Alabama has many old plantations with a rich history, going back
to the early 19th century. Most of those places lost their original
purpose a long time ago - the vast fields where people used to
grow cotton were transformed into destinations of leisure and
tourism. Many of those plantations are very well preserved and
some in fact were turned into museums. Visiting such places can
be a really original way to spend your weekend away.
Belvoir / Saffold Plantation
Belvoir (Saffold Plantation)
Belvoir was established in 1825 as a large cotton plantation.
The house, as it is seen on the plantation grounds at present,
was built around 1850. After the Civil War the property changed
hands several times and in the second half of the 20th century
it was in a state of disrepair. In 1990 it was added to the Alabama
Register of Landmarks and Heritage and has since been repaired
and renovated. "Belvoir" translates from French to English
as "beautiful to see" - and so it is now.
This plantation was set up in 1843 and named after a Roman god
of forests and fields. Shortly after Faunsdale's founding, a wooden
church was built on its grounds. A burial site was also opened
near the church and survived to this day. The main house on this
plantation is a fine example of the Greek Revival style and is
located behind a peaceful grove of trees, along with some other
Montgomery Janes Whittaker House
The plantation boasts a historic Federal style house, currently
turned into a museum. The construction of this house was started
in 1822 and took 20 years to finish. The building is a fine display
of various, inter-crossing styles of architecture, including Colonial
and Greek Revival. In 1974 the house was listed on the National
Register of Historic Places; since 2007 the Autauga County Heritage
Association has owned it and now the Montgomery Janes Whittaker
House welcomes guests from all over the country.
Woodlands (Gosport, Alabama)
The Woodlands Plantation is also known as the Frederick Blount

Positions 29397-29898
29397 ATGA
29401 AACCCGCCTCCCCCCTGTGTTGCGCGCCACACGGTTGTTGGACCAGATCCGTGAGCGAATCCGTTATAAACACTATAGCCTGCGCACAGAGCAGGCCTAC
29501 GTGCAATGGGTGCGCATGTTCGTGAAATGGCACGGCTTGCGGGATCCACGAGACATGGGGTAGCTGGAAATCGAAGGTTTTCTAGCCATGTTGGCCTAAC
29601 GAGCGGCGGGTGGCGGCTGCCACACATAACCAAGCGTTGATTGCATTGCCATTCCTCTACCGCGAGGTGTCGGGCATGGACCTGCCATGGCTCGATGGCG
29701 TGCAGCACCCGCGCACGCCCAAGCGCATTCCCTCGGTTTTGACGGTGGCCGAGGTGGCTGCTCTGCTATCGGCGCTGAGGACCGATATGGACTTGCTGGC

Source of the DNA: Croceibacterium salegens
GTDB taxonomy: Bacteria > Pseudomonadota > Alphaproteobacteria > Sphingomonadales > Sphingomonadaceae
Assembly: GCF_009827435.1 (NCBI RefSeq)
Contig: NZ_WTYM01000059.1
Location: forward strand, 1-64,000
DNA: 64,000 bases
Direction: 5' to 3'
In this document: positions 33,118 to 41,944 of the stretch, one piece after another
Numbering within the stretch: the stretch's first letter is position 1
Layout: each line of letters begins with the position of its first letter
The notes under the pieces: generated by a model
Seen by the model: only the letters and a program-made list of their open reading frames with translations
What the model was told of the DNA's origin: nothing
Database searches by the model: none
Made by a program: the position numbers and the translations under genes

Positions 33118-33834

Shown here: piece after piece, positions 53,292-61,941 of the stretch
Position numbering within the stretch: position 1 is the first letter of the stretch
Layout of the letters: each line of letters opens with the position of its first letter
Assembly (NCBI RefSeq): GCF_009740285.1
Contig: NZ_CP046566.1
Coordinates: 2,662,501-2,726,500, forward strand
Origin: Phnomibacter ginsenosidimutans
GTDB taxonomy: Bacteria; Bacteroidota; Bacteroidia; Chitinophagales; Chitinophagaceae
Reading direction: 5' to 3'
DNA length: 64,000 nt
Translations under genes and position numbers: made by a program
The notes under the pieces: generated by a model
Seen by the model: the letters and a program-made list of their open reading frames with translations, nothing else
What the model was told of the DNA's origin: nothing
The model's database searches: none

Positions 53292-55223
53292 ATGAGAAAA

Plantation. It was set up in the 1840s. The house on the plantation
grounds is a good example of a 'Carolina Cottage' style. The tranquil
location and quaint surroundings are one of the greatest assets
of this place. The Woodlands Plantation was added to the National
Register of Historic Places in 1980.
Joseph Wheeler Plantation
This plantation is one of the oldest in Alabama, dating back
its origin to year 1818. There are twelve historical structures
on the plantation grounds, all built between 1818 and 1880. After
the Civil War the plantation belonged to a former Confederate
general, Joseph Wheeler, who built his house there, adjacent to
the other buildings. The plantation belonged to the Wheeler family
until 1993, when it was donated to the state of Alabama.
Alpine plantation contains a historical house, built in 1858.
Surrounded by mature oaks and other trees, the plantation house
boasts some fine ornaments of the Greek Revival style and contains
more interesting architectonic features inside. The area surrounding
the house emanates tranquillity and peace.
As you can see the Alabama plantations hold a special part of
U. S. history. These plantation homes represent not only life
in the South during simpler times but a culture that needs to
be remembered for many generations to come.